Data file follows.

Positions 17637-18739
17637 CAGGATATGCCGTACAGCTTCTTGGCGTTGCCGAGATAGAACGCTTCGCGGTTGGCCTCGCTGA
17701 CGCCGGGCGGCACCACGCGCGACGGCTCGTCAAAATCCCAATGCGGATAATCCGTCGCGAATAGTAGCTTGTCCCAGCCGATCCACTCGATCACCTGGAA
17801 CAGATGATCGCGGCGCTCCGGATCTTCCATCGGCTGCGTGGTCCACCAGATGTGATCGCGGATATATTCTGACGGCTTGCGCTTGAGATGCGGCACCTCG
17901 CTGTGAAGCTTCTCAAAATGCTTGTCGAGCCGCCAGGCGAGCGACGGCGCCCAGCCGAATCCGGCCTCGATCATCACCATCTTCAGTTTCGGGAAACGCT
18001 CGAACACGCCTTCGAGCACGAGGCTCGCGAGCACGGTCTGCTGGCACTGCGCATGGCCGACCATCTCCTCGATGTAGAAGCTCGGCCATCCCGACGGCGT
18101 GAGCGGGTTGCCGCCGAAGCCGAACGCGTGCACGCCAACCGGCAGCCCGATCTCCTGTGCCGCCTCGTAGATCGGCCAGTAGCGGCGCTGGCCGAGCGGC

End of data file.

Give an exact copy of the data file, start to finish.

Positions 17637-18739
17637 CAGGATATGCCGTACAGCTTCTTGGCGTTGCCGAGATAGAACGCTTCGCGGTTGGCCTCGCTGA
17701 CGCCGGGCGGCACCACGCGCGACGGCTCGTCAAAATCCCAATGCGGATAATCCGTCGCGAATAGTAGCTTGTCCCAGCCGATCCACTCGATCACCTGGAA
17801 CAGATGATCGCGGCGCTCCGGATCTTCCATCGGCTGCGTGGTCCACCAGATGTGATCGCGGATATATTCTGACGGCTTGCGCTTGAGATGCGGCACCTCG
17901 CTGTGAAGCTTCTCAAAATGCTTGTCGAGCCGCCAGGCGAGCGACGGCGCCCAGCCGAATCCGGCCTCGATCATCACCATCTTCAGTTTCGGGAAACGCT
18001 CGAACACGCCTTCGAGCACGAGGCTCGCGAGCACGGTCTGCTGGCACTGCGCATGGCCGACCATCTCCTCGATGTAGAAGCTCGGCCATCCCGACGGCGT
18101 GAGCGGGTTGCCGCCGAAGCCGAACGCGTGCACGCCAACCGGCAGCCCGATCTCCTGTGCCGCCTCGTAGATCGGCCAGTAGCGGCGCTGGCCGAGCGGC